Ackowledging Sexual and Reproductive Rights in Latin American Constitutions

Karim Velasco

Most Latin American countries do not explicitly acknowledge sexual and reproductive rights in their Constitutions. But some Constitutional Courts have still been able to find protection for legal abortion and other reproductive health issues.

The recognition of sexual
and reproductive rights of women is usually a controversial matter in
Latin American Parliaments and Constitutional Courts. It is often
argued by conservative parties and right wing movements that the "so
called sexual and reproductive rights" do not exist as long as there
is no mention of such rights in the Constitutions.

Indeed, only Ecuador
has explicitly included these rights in its Constitutional text. The women’s movement played a key role and managed to include sexual
and reproductive rights in Ecuador’s 1998 Constitution after a remarkably
hard-fought campaign, a significant milestone in Latin America.
That is why, despite the fact that this country is currently working
on a new Constitution, the draft still includes an explicit recognition
of sexual and reproductive rights.

In the case of Bolivia, a Constituent
Assembly, made up of 34% of women, almost half of whom are indigenous women, drafted a new Constitution that will be voted on in a referendum later
this year and that specifically "guarantees women and men the exercise
of their sexual and reproductive rights."

And at a provincial level, it is important to mention the
Constitution of the City of Buenos Aires, whose text acknowledges "sexual
and reproductive rights" as basic human rights.

Appreciate our work?

Rewire is a non-profit independent media publication. Your tax-deductible contribution helps support our research, reporting, and analysis.


For other
Latin American countries such as Brazil, Mexico, Colombia, Peru and Paraguay,
reproductive and/or sexual rights are recognized in their Constitutional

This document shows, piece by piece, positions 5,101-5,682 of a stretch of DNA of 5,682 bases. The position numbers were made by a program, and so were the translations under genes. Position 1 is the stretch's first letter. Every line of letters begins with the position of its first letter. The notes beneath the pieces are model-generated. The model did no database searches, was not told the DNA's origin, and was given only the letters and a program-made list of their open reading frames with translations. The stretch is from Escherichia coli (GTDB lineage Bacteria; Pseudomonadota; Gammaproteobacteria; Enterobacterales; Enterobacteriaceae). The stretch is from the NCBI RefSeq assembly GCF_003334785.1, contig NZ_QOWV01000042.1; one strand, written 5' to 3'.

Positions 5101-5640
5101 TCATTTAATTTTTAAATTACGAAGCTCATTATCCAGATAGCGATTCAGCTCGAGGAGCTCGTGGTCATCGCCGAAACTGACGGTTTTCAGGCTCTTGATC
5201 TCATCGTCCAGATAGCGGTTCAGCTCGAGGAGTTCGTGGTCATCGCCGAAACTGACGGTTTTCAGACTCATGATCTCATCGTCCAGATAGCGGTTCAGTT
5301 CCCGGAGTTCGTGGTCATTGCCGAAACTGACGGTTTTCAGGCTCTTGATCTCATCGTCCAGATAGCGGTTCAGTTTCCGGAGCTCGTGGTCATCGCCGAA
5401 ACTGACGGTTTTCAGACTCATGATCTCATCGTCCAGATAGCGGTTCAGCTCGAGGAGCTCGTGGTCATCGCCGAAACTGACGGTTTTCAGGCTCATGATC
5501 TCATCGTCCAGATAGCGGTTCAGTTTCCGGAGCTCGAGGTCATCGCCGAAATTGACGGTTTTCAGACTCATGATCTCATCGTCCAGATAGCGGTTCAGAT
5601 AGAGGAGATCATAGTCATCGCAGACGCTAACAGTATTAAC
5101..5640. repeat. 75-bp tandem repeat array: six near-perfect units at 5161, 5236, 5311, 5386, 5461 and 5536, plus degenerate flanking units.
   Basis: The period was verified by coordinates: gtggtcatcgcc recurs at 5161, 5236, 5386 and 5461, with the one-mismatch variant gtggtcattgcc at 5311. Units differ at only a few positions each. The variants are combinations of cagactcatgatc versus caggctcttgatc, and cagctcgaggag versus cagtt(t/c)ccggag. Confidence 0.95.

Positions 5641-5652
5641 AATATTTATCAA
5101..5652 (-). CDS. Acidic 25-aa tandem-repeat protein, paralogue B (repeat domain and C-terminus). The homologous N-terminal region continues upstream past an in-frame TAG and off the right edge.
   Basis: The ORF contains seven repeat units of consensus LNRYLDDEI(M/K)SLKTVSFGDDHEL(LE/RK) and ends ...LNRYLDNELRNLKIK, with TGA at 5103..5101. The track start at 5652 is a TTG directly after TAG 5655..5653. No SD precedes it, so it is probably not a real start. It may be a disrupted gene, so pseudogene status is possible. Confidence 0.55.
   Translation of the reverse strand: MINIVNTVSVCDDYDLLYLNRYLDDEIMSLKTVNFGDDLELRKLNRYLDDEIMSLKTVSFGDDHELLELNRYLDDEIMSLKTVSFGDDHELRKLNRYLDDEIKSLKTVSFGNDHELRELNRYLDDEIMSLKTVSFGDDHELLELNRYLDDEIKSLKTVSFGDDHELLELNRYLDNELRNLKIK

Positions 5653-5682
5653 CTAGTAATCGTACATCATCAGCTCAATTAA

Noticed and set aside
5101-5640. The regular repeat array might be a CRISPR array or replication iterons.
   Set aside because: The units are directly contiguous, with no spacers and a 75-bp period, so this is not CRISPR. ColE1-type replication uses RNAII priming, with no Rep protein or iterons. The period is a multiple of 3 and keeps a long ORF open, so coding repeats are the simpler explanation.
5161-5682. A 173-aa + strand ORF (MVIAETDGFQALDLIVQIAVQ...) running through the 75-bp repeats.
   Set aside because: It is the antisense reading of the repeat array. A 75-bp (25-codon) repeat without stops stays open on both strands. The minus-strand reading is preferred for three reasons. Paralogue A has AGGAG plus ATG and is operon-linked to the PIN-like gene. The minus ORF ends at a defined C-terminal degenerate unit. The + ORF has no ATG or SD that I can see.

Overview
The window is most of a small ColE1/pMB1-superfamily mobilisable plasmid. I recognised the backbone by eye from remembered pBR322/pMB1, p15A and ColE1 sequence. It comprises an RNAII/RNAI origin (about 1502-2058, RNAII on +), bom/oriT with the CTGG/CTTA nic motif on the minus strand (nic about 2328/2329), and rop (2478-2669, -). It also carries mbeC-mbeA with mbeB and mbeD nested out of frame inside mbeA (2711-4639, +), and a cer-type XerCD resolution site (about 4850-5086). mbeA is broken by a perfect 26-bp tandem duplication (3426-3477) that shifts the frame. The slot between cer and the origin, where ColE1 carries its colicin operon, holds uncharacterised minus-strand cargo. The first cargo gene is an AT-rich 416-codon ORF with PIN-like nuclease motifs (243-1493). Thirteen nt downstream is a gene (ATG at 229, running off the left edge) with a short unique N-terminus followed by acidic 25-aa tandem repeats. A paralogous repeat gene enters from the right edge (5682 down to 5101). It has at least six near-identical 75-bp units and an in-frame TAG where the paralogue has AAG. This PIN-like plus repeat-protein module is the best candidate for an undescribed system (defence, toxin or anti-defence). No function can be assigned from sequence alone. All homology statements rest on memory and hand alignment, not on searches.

texts (although they are not literally stated) by acknowledging the
range of rights that inform them, i.e. the right of every person to
decide freely and
responsibly the number, spacing and timing of their children
and to have the information and means to do so.

However, in regards to Ecuador and Bolivia, it is interesting to consider what would happen if those countries’ new Constitutions were to omit the expression
"sexual and reproductive rights" from their text, as is the case in most Latin American Constitutions. Would that mean that sexual
and reproductive rights would no longer be considered constitutional rights?
Many argue that it is not essential that constitutional texts literally include the term "sexual and reproductive
rights" since these can be interpreted from the fundamental
rights already stated in Constitutions.

Others argue that it
is necessary to include "sexual and reproductive rights" in the
constitutional texts, in part in order to end the debate with conservative
parties and movements, but also to strengthen the development and implementation
of public policy regarding sexual and reproductive rights issues and to protect these rights from internal struggles within political
parties or changes of the administration in power.

Some Constitutional Courts
— like the Courts in Colombia and Peru — have dealt with cases regarding
sexual and reproductive rights where they have had to interpret their
constitutional texts: the decriminalization of abortion in Colombia and the free delivery of emergency
in Peru. In the
first case, the Colombian Court’s decision decriminalized the voluntary
termination of the pregnancy based on the violation of women’s rights
to life and dignity for being forced to have an abortion in unsafe conditions.
In the second case the Peruvian Constitutional Court decided that the
Health Ministry failed to comply with a regulation that obliged it to
freely deliver emergency contraception and ordered that it started right

There is no doubt that both decisions do tacitly guarantee and
recognize the legitimacy of sexual and reproductive rights even though they are not quoted in Constitutional texts, but neither of them dares to explicitly
mention these rights as the rights being ultimately protected by these
decisions. It seems to me that despite the amount of international
human rights treaties and bodies that promote and defend sexual and
reproductive rights (to which Latin American countries are State
parties), the Courts will keep on not alluding to them unless they explicitly
see them stated on their constitutional texts.

It is important then,
that although sexual and reproductive rights do not need to be literally
recognized to be protected and guaranteed, Ecuador’s new Constitution
does not take a backward step on this matter, and fully guarantees the
protection of sexual and reproductive rights. Likewise, Bolivia should take a further step and specifically
recognize sexual and reproductive rights at a constitutional level and
not as part of other fundamental rights already recognized, so that
these rights are well noticed and more easily exercised.

Load More

Enjoy reading Rewire? Sign up for our email list to receive exclusive news and reporting.

Thank you for reading Rewire!